The pilot was a large man, in his early forties, tall and broad, with big, square hands, and moved with the grace of a man who liked the feel and appearance of his own body, although he did not seem to be vain. His black straight hair fell loosely forward over his brow and gave him a harried, slightly worried look...He had very dark, almost black, deep-set eyes, and a prominent, long arc of a nose, and his face was wide, with a jutting chin, slightly underslung. There is an overexertion here, an anxiety, almost, about forcing his characters to compete with the richness of their landscape. In venturing in to this new territory -- the awkward enmeshing of social classes from both sides of the spectrum -- the author divides up his cast a touch too neatly: we get the capricious heiress, the brooding artist, and, later, in the mountain guide Hubert St. Germain, the very model of homespun integrity. Banks's efforts to set the stage for his story can at times feel stiff, and it is not until all of his characters are mired in the familiar terrain of heartbreak that the author finally begins to get comfortable.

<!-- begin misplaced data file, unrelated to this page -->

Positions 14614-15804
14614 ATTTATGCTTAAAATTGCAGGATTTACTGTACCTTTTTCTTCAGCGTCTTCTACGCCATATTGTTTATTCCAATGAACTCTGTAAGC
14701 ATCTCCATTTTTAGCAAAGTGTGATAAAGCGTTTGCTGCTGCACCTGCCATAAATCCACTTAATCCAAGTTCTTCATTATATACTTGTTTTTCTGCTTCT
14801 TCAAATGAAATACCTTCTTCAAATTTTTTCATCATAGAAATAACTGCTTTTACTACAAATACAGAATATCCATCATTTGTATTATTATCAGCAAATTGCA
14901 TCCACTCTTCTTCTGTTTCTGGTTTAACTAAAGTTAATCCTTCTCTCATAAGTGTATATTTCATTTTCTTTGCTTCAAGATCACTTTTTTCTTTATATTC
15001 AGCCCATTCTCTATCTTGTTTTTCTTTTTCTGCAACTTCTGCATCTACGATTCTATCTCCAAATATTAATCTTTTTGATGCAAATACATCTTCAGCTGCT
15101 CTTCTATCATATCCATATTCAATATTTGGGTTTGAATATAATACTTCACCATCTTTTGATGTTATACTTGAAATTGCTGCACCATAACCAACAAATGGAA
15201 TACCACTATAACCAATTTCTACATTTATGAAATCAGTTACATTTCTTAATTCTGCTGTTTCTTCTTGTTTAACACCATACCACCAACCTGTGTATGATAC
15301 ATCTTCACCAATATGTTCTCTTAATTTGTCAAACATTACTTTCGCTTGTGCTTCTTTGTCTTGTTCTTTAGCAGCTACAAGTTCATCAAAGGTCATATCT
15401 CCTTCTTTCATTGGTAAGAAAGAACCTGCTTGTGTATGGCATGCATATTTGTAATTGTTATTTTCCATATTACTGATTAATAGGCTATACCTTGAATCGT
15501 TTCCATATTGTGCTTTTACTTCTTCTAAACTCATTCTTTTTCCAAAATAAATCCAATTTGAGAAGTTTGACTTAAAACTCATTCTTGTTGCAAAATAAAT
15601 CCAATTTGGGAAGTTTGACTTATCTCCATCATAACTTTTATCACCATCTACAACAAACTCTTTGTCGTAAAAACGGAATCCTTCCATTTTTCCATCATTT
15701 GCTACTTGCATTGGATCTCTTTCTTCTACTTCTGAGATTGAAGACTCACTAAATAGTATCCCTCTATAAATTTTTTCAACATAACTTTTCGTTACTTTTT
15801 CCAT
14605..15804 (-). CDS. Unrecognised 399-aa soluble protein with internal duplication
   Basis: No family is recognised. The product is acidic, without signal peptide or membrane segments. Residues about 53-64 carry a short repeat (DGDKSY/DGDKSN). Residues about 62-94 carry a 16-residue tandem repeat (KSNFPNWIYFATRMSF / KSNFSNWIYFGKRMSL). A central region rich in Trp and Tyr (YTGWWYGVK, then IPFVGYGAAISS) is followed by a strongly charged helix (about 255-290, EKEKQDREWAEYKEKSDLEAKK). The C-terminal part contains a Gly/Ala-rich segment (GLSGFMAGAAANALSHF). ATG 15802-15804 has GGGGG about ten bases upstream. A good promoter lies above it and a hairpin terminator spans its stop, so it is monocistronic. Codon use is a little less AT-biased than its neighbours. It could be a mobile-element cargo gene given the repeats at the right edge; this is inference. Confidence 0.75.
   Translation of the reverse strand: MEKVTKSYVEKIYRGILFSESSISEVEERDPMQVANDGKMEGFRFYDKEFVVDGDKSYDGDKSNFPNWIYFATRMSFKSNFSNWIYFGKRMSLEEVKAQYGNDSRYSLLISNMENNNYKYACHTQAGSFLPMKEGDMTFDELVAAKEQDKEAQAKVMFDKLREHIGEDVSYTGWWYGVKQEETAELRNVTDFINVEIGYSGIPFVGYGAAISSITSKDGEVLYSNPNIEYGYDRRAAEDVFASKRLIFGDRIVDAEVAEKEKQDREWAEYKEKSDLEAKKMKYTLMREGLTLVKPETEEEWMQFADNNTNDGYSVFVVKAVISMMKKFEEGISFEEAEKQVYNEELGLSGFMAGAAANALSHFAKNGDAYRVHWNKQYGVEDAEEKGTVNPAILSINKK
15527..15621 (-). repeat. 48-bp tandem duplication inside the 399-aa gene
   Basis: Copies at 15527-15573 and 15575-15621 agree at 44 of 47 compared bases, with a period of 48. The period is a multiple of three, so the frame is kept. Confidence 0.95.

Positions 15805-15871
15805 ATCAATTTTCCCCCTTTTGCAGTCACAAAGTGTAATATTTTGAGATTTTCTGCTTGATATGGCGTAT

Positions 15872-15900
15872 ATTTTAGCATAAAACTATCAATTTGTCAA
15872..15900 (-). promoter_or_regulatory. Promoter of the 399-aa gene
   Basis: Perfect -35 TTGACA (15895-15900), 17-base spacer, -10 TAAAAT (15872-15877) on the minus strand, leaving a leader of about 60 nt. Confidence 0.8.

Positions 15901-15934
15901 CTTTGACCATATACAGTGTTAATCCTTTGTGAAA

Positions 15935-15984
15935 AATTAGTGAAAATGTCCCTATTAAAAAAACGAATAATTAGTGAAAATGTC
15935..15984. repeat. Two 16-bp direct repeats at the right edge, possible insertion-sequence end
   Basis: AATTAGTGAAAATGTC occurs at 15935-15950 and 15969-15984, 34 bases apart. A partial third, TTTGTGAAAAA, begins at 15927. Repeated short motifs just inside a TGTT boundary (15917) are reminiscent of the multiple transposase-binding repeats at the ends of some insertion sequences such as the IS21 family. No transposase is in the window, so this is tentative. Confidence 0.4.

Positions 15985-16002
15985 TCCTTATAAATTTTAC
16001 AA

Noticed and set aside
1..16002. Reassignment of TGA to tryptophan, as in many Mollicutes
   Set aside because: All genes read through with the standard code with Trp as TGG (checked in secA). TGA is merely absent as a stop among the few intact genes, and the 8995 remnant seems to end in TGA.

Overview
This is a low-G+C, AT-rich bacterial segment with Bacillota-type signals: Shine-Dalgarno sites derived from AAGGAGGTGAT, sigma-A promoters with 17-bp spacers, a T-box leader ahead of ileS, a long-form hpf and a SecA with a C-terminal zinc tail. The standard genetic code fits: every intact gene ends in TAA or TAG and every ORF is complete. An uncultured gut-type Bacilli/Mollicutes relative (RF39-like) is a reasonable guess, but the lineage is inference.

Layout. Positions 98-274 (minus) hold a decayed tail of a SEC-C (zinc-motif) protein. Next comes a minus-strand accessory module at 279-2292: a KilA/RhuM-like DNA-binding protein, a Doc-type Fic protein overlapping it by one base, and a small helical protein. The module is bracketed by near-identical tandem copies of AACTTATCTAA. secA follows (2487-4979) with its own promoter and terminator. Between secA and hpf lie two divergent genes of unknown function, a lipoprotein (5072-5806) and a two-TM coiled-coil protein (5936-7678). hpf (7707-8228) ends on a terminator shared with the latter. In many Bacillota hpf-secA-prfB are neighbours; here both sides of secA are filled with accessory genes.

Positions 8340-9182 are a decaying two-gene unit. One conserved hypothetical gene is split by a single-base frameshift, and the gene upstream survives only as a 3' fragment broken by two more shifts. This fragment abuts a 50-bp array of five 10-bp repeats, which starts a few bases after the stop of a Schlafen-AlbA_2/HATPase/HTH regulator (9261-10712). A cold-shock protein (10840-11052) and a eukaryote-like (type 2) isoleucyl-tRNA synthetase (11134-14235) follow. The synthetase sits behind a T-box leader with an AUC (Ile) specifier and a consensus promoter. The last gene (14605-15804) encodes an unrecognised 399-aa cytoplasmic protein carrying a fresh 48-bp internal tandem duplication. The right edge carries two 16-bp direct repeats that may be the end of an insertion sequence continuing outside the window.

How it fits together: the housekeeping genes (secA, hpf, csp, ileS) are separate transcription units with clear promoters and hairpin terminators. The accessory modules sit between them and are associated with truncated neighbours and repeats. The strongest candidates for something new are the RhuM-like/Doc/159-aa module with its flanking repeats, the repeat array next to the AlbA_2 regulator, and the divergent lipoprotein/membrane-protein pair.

The Reserve gains momentum around an unlikely love triangle (or quadrilateral, really) between Vanessa, Jordan and his Viennese wife, Alicia, and Hubert, who is acting as caretaker to the Cole family estate. As Jordan falls prey to the coy seductions of Vanessa, the distant Alicia resolves to bring her long-standing affair with Hubert to an abrupt close. It is in the figure of Hubert that Banks best realizes his strengths. Though he tends to idealize the reticent morality of the common man -- Hubert is something of an archetype -- his presence in the novel leads Banks onto richer ground. The Adirondack economy, and the strange interdependence it fosters between wealthy summer visitors "from away" and the local working class, is a subject that Banks has toyed with before, but never so directly as he does in The Reserve. In his previous novel, The Darling, Banks took a hard look at the inherent tensions between radical politics and the privileged citizens who are so often its most prominent agents. Here, prompted by Vanessa's extreme measures to preserve her inheritance (not to mention her melodramatic conviction that her mother intends to have her lobotomized in a Swiss asylum), the various pressures of class all combust as this quartet's lives become intertwined, sending the novel tumbling toward its chaotic conclusion.